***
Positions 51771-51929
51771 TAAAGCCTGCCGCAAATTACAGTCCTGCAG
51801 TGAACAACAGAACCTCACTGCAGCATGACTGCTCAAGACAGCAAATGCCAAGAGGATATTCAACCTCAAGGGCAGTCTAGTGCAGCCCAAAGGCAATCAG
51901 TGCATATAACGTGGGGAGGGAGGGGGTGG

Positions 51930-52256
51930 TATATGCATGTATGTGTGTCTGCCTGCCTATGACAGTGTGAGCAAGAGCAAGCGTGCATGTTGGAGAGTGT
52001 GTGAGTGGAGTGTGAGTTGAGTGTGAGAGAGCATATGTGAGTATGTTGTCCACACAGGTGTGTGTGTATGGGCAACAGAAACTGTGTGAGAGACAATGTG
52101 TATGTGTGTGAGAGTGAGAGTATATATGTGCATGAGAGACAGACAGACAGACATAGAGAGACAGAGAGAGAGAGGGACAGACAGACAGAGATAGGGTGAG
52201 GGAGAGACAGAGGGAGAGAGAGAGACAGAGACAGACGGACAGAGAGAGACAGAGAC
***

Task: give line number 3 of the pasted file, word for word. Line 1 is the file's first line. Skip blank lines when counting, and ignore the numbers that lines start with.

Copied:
51801 TGAACAACAGAACCTCACTGCAGCATGACTGCTCAAGACAGCAAATGCCAAGAGGATATTCAACCTCAAGGGCAGTCTAGTGCAGCCCAAAGGCAATCAG